I agree with Pete. Spend more on sound than lights. Ideally, you're gonna want a couple of wireless lav mics and a good shotgun mic and omni mic. That'll be fine.
And yeah, with lights, depends on what you want and what the place is like. I always think it's really tricky to light interiors well. In my experience, unless someone really knows how to light well, the more lights there are, the worse it looks (comes off as phony and/or harsh). The interiors that I've shot that I thought really looked the best was just one or two simple soft, warm-colored lights coming from a direction that makes sense for the actual location of the set, and the actual lights on the set from lamps or whatever the restaurant has will usually give you a good amount of dimension to the image (a little bit of light hitting the tops and sides of the actors heads) that will also look natural. So you're really just using the couple of soft lights to add more light to the overall shot and quietly fill in spots here and there. But simple is the way to go. More than a couple of subtle lights and you increase your chances of it looking bad, and it also takes too much time and saps everyone's energy. Light quick, light easy. Every opportunity you have to not use lights at all, take it. It might involve shifting the actors to where the light is better, but it's worth it. That's just my opinion, of course.
I think that video cameras these days can capture images really, really well, in the way that our eyes see it. I see film students blasting 1000 watt lights at their actors like they're shooting on film, but they're not, so it simply looks harsh. As long as you're paying attention to the exposure and getting that right, then I think most of the time, if something looks good to the eye, you can get it to look good in the shot without a bunch of fuss. Though, it depends on the style. This works best for a naturalistic style. If you're going for something more stylized, you just have to experiment beforehand until you hit upon what you want.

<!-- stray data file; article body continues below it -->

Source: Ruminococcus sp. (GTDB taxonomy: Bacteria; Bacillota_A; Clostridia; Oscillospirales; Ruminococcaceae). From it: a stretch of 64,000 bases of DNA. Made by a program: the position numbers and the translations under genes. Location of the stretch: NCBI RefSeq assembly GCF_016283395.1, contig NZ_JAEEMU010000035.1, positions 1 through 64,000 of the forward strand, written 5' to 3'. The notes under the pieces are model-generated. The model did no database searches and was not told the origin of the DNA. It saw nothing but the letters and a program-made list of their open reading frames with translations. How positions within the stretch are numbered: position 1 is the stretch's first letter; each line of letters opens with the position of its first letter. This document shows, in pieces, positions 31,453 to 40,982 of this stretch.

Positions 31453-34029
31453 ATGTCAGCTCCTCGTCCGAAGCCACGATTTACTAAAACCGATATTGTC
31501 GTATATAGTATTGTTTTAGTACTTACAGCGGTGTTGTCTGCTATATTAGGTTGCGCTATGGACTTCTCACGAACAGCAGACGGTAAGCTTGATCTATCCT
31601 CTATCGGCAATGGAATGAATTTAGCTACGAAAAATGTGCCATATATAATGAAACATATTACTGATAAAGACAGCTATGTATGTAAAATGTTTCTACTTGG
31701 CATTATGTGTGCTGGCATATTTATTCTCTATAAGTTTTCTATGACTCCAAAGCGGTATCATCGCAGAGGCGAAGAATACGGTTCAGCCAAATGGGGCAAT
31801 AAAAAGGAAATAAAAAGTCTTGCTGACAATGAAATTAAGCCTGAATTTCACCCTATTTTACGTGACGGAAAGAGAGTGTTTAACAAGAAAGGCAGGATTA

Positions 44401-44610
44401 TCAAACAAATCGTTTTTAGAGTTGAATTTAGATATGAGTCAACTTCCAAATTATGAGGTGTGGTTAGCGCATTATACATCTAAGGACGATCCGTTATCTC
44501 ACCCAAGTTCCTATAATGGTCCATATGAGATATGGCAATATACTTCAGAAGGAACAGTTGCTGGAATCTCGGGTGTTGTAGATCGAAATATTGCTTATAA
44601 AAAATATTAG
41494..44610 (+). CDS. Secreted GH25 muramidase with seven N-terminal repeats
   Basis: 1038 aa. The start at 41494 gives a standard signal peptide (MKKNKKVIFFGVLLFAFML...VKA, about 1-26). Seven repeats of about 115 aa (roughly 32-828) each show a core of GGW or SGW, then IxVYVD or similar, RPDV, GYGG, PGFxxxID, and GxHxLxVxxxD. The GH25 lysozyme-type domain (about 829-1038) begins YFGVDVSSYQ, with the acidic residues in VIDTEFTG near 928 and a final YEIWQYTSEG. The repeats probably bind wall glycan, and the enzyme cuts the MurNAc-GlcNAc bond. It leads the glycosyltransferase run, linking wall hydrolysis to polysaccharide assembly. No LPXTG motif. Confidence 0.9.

Something that I wish someone would have told me: take an extra minute right before you shoot the shot to make sure that it's the best that you can make it at that point in time. I'm generally happy with the films that I've made, but since I don't use much in the way of lighting and I like to shoot fast, I miss some details that I would have caught if I had just taken a couple of seconds to think about it before we rolled. That little tweak to a light or getting something out of the shot really makes a difference between something looking all right and something looking great.
Anyway, the thing with sound is that it has to be captured as well as possible, because you don't really have any leeway with bad sound. It's not as much of a subjective thing--it's either captured well or it's not, and you can't do much with it in post if it wasn't recorded well. Two lav mics and a boom mic is the standard and generally best way to go.
I've probably said too much. I hope something in the ramble was useful. Best of luck!